On May 21, Chaves, where the county seat is Roswell, became the fourth county in New Mexico to approve a right-to-work law.

The local trend began this year with Sandoval County, which approved a right-to-work law Jan. 19. It continued with Otero County, which did so April 12. Lincoln County followed suit May 15 with its own ordinance banning forced unionization.

With the exception of Sandoval, where the commission approved right to work 3-1 with one abstention, the other county bodies voted unanimously for their ordinances.

Organized labor is pushing back against the county ordinances.

In February, the New Mexico Federation of Labor filed suit against Sandoval’s right-to-work law. The union released a statement detailing its main arguments.

New …read more


When Congress Doesn’t OK Government Rules, Both Ranchers and Conservationists Suffer

Until the Trump administration submits Obama-era land use rules to Congress for approval, those regulations aren’t actually in effect and can’t be enforced to protect a chicken-like bird in 10 Western states, a legal group argues.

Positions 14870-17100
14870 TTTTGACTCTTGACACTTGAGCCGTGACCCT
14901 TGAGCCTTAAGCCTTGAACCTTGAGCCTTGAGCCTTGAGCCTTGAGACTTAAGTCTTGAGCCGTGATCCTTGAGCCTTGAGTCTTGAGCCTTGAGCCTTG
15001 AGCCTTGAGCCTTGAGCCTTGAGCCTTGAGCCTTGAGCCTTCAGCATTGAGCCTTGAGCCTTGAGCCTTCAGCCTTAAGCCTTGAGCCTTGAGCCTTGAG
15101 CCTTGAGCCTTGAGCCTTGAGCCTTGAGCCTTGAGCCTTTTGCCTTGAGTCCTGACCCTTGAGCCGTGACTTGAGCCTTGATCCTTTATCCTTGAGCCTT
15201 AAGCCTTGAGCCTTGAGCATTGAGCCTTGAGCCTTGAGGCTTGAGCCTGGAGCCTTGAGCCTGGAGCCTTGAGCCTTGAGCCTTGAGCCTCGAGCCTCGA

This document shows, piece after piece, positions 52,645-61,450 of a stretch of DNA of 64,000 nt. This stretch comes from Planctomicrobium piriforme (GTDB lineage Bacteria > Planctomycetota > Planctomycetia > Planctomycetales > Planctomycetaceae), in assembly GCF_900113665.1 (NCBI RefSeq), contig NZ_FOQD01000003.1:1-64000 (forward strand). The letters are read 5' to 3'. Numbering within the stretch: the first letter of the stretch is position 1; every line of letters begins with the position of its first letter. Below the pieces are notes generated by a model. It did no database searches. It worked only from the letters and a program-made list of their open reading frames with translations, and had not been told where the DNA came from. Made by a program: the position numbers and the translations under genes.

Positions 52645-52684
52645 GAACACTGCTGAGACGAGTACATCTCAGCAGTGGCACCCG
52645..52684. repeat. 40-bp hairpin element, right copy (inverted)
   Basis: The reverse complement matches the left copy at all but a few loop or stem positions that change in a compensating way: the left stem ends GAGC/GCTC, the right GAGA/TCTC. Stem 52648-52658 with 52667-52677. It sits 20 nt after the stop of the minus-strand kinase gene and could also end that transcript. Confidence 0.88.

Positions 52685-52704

And even if a government regulation benefits the public interest, a federal agency’s unwillingness to submit it for approval as required by the Congressional Review Act places the rule on tenuous legal footing that could undermine conservation efforts, two lawyers with the group say.

So their organization, Pacific Legal Foundation, headquartered in Sacramento, California, filed separate but related lawsuits on behalf of ranchers in Idaho and a conservation program in Kansas.

Whether various interests argue an agency’s regulations are beneficial or harmful, those rules should face congressional scrutiny before going into effect, the lawyers told The Daily Signal in interviews.

To drive this point home, Pacific Legal Foundation filed both its suits at the same time in April.

Instead of allowing “unaccountable, unelected bureaucrats” to call the shots on federal rulemaking, Congress should have the final say in determining the merits of regulations that affect average Americans, the legal organization argues.

“If a court were to say that the Pacific Legal Foundation is correct and that …read more